Coffee Bars Just Keep On Spilling Across the Landscape
By Margaret Webb Pressler
Washington Post Staff Writer
Sunday, May 23, 2004; Page F05
I'd been thinking for a while that we'd pretty much reached the saturation point for coffee shops. Lately, Starbucks had been opening downtown stores that left little more than a block between locations, and it just seemed inevitable that they'd start cannibalizing each other -- and other coffee operations nearby.
Then I heard about Caribou Coffee's aggressive expansion schedule. In the Washington market alone, where Minneapolis-based Caribou already has 12 locations, it plans to open 10 more this year, with an eventual goal of between 125 and 160 locations.
Am I missing something? How could there possibly be enough demand for all those coffee bars, in addition to the smaller chains and independents that also continue to thrive and multiply? Does the latte business somehow thwart the traditional laws of supply and demand?
In fact, it does, sort of. After hearing the dynamics of the industry explained by a few experts, I understand that one way of looking at gourmet coffee is the way traffic planners see a crowded highway: If you build a fourth lane, it may ease the congestion briefly, but in the long term it will just attract more cars to the road. The trend in the specialty coffee industry remains more, more, more -- and somehow it keeps on working.
"It doesn't make sense to us either sometimes," said Mike Ferguson, a spokesman for the Specialty Coffee Association of America.
There are several reasons the industry has reached 17,400 locations -- far more than the 10,000 outlets the SCAA predicted in 1999 would be the peak. The main factor the industry cites is the touchy-feely notion that we consumers want a place to go -- a place that's not home or work or school or the park. We want a place where we can meet up with friends, have a little conversation, be protected from the elements, see other people, not spend a lot of money and -- oh, yeah -- have a cup of joe. Or not.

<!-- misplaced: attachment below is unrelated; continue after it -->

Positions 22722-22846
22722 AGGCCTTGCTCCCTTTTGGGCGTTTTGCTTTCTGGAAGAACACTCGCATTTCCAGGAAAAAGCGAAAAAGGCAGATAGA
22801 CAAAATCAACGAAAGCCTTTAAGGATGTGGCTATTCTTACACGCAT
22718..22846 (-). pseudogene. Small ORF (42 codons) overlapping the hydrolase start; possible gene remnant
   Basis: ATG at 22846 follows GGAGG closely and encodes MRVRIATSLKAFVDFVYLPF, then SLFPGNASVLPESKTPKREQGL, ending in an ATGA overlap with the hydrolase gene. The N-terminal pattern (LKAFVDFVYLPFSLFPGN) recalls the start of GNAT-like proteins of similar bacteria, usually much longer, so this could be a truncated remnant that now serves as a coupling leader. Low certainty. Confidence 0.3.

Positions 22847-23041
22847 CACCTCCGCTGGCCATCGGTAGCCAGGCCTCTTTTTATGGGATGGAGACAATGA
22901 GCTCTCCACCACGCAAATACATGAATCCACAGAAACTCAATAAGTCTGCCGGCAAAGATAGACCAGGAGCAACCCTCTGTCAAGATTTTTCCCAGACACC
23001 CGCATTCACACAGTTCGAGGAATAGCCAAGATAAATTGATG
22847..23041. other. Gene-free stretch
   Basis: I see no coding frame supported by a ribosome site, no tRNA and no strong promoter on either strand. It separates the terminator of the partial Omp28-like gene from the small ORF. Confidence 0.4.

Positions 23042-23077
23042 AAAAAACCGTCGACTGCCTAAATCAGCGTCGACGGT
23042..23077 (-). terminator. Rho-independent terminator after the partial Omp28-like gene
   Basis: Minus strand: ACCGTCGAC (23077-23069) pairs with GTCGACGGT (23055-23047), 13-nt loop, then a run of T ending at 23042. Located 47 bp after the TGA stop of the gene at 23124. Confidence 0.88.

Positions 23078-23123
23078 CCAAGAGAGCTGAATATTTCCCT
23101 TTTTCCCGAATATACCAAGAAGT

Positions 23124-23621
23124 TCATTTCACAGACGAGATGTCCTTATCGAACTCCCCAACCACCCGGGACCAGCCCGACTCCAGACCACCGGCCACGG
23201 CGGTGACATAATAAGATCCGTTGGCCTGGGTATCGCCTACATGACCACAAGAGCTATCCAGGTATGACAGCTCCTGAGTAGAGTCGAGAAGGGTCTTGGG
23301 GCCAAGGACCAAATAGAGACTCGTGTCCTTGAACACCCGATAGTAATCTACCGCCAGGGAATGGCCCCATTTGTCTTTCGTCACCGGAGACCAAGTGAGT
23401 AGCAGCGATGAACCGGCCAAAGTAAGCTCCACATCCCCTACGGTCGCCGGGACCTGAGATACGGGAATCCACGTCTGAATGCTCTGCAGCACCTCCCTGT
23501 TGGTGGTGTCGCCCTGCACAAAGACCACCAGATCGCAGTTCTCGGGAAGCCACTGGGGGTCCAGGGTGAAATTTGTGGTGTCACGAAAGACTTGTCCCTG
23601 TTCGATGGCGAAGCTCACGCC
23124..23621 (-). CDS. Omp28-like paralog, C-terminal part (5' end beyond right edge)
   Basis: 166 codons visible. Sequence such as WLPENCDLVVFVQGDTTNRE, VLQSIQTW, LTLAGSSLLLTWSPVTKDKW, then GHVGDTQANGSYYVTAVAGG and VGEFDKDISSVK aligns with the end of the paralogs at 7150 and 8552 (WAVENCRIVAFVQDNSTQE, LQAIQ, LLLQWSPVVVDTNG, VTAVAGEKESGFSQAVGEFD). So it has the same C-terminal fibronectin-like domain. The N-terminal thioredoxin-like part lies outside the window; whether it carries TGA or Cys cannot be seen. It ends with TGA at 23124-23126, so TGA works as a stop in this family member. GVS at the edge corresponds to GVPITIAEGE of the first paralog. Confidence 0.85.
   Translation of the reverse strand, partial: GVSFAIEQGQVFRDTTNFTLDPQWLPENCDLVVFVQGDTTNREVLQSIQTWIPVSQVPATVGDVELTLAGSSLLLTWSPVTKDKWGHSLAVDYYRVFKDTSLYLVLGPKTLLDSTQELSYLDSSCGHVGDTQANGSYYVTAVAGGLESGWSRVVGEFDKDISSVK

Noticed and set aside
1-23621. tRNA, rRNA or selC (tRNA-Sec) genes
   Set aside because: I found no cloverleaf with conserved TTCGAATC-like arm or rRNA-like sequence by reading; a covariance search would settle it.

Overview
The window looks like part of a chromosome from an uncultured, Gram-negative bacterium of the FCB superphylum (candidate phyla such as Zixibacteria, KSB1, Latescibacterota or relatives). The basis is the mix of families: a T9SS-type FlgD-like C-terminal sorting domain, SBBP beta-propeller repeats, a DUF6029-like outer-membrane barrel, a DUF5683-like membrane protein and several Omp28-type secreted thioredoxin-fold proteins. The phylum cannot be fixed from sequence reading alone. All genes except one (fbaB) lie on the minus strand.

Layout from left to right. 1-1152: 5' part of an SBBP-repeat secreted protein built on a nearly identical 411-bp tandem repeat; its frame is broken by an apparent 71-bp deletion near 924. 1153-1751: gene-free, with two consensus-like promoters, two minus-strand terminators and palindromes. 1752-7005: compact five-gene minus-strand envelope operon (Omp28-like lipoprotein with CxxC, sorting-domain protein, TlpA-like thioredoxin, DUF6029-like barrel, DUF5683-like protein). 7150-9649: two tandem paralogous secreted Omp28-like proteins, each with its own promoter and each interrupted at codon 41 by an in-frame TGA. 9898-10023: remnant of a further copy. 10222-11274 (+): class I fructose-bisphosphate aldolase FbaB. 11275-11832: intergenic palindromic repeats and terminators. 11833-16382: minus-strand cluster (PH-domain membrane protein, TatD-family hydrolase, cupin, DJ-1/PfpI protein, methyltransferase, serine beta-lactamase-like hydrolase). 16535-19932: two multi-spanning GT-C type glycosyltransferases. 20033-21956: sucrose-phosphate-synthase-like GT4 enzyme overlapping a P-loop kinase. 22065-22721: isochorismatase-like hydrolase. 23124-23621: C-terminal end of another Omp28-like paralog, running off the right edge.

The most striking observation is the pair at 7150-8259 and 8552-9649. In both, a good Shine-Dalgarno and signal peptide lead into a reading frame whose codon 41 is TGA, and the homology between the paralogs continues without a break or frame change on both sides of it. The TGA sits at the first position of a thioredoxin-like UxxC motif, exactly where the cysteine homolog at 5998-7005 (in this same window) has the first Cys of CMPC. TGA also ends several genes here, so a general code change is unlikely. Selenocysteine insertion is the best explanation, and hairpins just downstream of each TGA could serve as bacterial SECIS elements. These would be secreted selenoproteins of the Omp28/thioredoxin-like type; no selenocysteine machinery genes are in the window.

When people steeped in this business talk about this "sociological phenomenon," as they all like to call it, it's hard not to think about the theme song from the long-running sitcom "Cheers," which celebrated a "place where everybody knows your name." But "Cheers" was about a bar, and in the coffee world, folks are quick to tell you that people don't want to go to bars anymore, at least for the kind of informal meeting or social break that takes place day and night in the typical coffee shop.
"There are not many places that are as affordable as a coffee shop to go meet with one of your friends and really have 30 minutes or an hour where you literally come away from it feeling like it was a great experience and a great time," said Michael Coles, chief executive of Caribou Coffee. "I think that's what coffee shops provide."
So many transactions now are so impersonal: at the dry cleaner you're a number, to get a phone number you use the Internet, when you call someone you get a voice-mail tree and when your phone rings it might be a recording. It makes some sense that consumers would react by seeking out real people in real places.
What's still hard to understand is how there can be a Starbucks on practically every corner and Caribou could still want to find a spot right between them, or even right next to one of them. It just seems like business suicide.
© 2004 The Washington Post Company